1. Review assessment and revalidation may be done by local assessor only. Check list of tick marks would be given. No subjective criteria would be used anywhere excepting those mentioned above.
  1. Revalidation of the applicant/ facility will take place after 1 to 3 years, as per duration chosen by applicant, with full payment made in advance. An onsite inspection of the facility by a single assessor will be done. The cost of travelling and local hospitality for the assessor will be taken care by the applicant/ facility. The revalidation fees of Rs 50,000 (for one year) or 1,25000 (for 3 years) is to be submitted with a cheque to the President of the AWRSC. Bank transfers may also be acceptable. Cash is forbidden.
  1. If the Programme Director leaves the facility, it would cease to exist as a  “Centre Of Excellence”.  A fresh application with a new Programme Director would need to reapply and meet the desired criteria. Full charges would be necessary for a fresh assessment. In case the PD desires to get a COE recognition for a new centre where s/he is now working, full charges would need to be paid for a fresh designation for the facility. Where a SOE certificate is concerned, no further charges need to be paid, but the SOE needs to prove that the standards are being maintained at the new centre.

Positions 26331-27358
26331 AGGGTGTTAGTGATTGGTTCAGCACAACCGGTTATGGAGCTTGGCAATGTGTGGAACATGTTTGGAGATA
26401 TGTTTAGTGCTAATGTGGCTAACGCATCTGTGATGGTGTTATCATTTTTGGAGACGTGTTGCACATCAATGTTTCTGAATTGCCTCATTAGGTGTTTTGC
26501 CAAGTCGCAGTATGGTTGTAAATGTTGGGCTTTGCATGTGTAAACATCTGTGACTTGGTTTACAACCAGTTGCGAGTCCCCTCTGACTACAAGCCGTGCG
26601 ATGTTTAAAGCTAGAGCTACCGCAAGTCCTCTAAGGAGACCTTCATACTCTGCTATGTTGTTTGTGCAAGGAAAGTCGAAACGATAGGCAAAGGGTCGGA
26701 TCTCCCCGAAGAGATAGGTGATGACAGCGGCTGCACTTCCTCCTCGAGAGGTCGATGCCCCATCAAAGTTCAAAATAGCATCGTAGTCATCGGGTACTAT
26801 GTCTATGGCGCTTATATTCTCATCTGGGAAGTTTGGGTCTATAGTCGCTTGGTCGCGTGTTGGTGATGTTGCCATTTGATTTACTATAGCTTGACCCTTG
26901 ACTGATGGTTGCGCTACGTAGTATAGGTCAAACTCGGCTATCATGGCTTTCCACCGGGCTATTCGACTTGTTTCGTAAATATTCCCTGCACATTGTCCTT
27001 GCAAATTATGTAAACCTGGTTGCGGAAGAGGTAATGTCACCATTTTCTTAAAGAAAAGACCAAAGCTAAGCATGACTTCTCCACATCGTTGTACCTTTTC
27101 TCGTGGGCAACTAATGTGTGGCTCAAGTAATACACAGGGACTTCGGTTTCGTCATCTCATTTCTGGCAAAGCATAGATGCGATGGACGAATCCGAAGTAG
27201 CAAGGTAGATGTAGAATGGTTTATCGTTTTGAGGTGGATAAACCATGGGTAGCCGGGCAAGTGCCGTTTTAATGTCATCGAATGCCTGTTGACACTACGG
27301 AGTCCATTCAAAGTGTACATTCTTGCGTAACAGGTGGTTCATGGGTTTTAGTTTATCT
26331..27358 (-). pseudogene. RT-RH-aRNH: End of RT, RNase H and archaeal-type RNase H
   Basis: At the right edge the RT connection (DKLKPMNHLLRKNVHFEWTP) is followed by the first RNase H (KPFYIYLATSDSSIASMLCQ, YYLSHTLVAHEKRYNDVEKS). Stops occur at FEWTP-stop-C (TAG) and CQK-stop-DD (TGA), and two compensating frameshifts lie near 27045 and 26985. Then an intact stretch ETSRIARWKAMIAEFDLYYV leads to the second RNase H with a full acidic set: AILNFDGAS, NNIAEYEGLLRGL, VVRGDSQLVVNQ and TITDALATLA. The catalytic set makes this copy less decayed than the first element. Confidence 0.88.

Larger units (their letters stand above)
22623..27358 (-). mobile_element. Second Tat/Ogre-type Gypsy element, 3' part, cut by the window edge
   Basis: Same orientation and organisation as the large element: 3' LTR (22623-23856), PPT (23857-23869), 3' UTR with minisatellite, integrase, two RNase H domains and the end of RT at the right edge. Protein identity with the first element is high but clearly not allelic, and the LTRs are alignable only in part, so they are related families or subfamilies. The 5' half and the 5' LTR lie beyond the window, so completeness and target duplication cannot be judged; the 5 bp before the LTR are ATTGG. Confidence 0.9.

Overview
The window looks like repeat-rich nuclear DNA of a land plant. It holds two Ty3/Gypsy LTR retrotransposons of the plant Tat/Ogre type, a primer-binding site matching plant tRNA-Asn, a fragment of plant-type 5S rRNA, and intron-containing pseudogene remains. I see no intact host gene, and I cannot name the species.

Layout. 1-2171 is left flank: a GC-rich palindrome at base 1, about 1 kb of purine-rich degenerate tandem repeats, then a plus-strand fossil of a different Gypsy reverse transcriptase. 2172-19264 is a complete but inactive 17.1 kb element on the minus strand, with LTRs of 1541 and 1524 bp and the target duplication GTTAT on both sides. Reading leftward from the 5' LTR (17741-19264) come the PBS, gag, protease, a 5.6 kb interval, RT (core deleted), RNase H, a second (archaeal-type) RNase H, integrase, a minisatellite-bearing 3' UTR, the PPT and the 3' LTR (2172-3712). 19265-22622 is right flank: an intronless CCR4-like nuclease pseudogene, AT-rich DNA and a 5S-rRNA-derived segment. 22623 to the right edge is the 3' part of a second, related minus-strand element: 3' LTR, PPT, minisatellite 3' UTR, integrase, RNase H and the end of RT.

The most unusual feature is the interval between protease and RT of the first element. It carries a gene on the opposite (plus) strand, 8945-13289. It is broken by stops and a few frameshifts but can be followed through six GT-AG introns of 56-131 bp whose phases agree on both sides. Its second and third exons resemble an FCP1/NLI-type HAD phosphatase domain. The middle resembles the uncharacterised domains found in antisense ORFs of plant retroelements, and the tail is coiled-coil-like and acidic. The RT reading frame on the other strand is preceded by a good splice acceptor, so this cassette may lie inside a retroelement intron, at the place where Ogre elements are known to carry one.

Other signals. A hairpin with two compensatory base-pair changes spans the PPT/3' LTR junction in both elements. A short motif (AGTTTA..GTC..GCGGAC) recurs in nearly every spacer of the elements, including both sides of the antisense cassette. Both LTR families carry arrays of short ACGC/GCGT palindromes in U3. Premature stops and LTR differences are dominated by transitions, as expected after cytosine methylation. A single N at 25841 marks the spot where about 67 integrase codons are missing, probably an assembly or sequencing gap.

2. If the proposed COE/SOE is a member of the Certification Board, a separate extramural assessment will be done by 2 assessors appointed by the Board, one of whom will be a Trustee and the other a Core Committee member not in the Certification Board. The assessment will then be handled by the Board and ratified by the assessors as part of a fair process.
  • LOGO and certificate:
The certification would carry the seal of the Centre of Excellence, name of the Facility, the name of the Programme Director and duration of the certification. Signatories to the seal would be:
  1. Director of the COE Certification Board
  2. A Trustee of the AWR Trust
  3. President of the AWR Surgeons’ Community
  4. Another member of the Certification Board who was involved in the assessment
  • Certification Board of the AWRSC:
Executive Director: Arun Prasad Chairman (advisory): AWRSC President (Ramesh Punjani) Members (proposed): Sharad Sharma Pramod Shinde Aparna Deshpande M Kanagavel Yogesh Mishra Meenakshi Sharma Vivek Bindal Sreejoy Pattnaik Tirumala Prasad Sudhir Kalhan Premkumar Balachandran Muralidhar Kathalagiri Deepak Subramanian Deeksha Kapoor Rahul Mahadar
  1. Honoraria